Demonstration: Still Life in Soft Pastel

You may be surprised that there is generally much planning involved in painting. Several things must be considered. Follow along as we go through the process:

Subject selection:
The first thing to be done before lifting a pastel stick is to decide on a subject. I selected a simple piece of lace and dogwood blossom against a neutral fabric background.
Lighting the subject:
Next, I decide how to light the arrangement. Moving the light vertically and horizontally, I try several possibilities. I decide to position a single light source at a 45 degree angle above and to the left of the subject. My intent is to emulate a single, relatively bright light to bring out nice shadows under the fabric and blossom. Lighting is critical to the "mood" of the setup. I want a light but rich painting.
The painting surface & setup:
Now I can prepare my materials for painting. I've selected an 8 ply museum board coated with a mixture containing pumice as a "ground" or rough surface so the pastel will grab hold and stay on the painting. (Pastel paper can be used as well.) This also allows for many layers to be applied. The painting board is mounted on a more rigid board vertically on the easel so the residual pastel dust can fall straight down instead laying on the painting surface.
Looking at the setup, I pull pastel stick colors from my collection to get me started...a few dark blues, greens, violets, grays, a few cream colors, etc. As I paint, I will select more colors.
"Roughing in" the painting:
I finally get to paint! Just before beginning I stand and just observe the setup to get a feel for what I wish to do, noting relationships, sizes, shapes, etc. The arrangement has all of the information I need to paint the scene. I use a stick of soft vine charcoal to rough-in the subject - lightly to begin with so adjustments can be made as I go along. I sometimes use a pastel pencil or stick to rough in the painting.

Painting from dark to light
The order of applying the colors in soft pastel is generally from dark to light. That way, the colors will stay fresh and clean and prevent getting "muddy." Since pastel is an opaque medium changes can be made easily. To begin, I apply the darkest darks observed in the shadow areas and leaves.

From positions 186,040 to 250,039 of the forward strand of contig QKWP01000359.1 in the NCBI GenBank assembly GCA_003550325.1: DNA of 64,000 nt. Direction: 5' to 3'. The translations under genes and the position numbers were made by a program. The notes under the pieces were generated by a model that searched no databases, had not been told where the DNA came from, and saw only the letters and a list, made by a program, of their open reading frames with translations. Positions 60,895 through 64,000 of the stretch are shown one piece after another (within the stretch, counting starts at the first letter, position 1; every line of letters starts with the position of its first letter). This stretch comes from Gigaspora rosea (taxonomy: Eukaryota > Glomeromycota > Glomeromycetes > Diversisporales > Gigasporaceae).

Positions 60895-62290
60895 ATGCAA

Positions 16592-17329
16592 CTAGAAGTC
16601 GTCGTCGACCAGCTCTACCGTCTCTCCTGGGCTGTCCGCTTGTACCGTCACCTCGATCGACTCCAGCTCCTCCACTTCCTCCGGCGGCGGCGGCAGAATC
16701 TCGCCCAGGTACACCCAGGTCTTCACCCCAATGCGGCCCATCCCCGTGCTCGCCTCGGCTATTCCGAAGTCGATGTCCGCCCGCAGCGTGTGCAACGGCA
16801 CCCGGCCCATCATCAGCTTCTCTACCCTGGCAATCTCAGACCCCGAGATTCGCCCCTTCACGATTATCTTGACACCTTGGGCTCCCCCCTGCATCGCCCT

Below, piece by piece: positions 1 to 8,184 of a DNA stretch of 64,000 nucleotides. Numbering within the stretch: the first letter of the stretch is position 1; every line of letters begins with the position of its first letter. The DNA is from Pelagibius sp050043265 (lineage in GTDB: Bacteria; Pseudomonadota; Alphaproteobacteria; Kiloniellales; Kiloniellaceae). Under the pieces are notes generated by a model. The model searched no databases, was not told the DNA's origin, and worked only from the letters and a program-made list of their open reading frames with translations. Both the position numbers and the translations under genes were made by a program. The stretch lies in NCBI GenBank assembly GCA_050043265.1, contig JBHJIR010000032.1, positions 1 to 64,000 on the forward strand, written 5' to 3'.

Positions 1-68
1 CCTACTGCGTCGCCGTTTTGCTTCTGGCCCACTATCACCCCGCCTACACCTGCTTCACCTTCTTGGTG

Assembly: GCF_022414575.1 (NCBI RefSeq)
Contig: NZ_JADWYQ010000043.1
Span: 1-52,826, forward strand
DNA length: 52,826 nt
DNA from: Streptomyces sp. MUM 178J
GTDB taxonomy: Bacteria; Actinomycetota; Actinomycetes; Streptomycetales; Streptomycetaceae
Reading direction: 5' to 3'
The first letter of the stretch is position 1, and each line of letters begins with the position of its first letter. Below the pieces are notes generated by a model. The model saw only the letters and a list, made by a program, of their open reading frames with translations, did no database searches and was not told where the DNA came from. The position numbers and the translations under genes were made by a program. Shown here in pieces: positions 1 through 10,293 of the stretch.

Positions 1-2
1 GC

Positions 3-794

Building the painting:
Now I'm beginning to have fun with the painting. I put in a few lighter colors to give me an idea of the range between the light and dark areas, saving the very lightest colors for later.
I work all around the painting, not just in one area. This allows me to keep the painting balanced the entire time. I build up the fabric and begin working more in the lace. (Notice that there are no details yet!) If I put them in too soon or incorrectly it will be more difficult to make changes. I want to be free to make changes during every step in the process. I also stop frequently to step back to take a look at my work. I also redefine areas that have gotten lost while working.

Building form and volume:
At this point the painting usually begins to take shape and have a personality of it's own. It "tells" me what it needs. "Reshape here, work on the mid tones there, too much green so gray it down"...many decisions to make and actions to take. I work on the blossom and leaves more. Still have not finished the lace! But the body of the lace is complete. The only thing left to do is to balance the colors, put in the brightest highlights and lace details...
Thanks for joining me in the studio while I paint! Click to see the finished painting, Carolina's Pride! It will take a few extra seconds to load as it's a bit larger to give you a better view.

Johnson is an award-winning artist and instructor with over 30 years experience and was Founding Editor of Plein Air Magazine (now Fine Art Connisseur. See all her current and archived sold works at http://www.LDianeJohnson.com
©1995-2009 L. Diane Johnson

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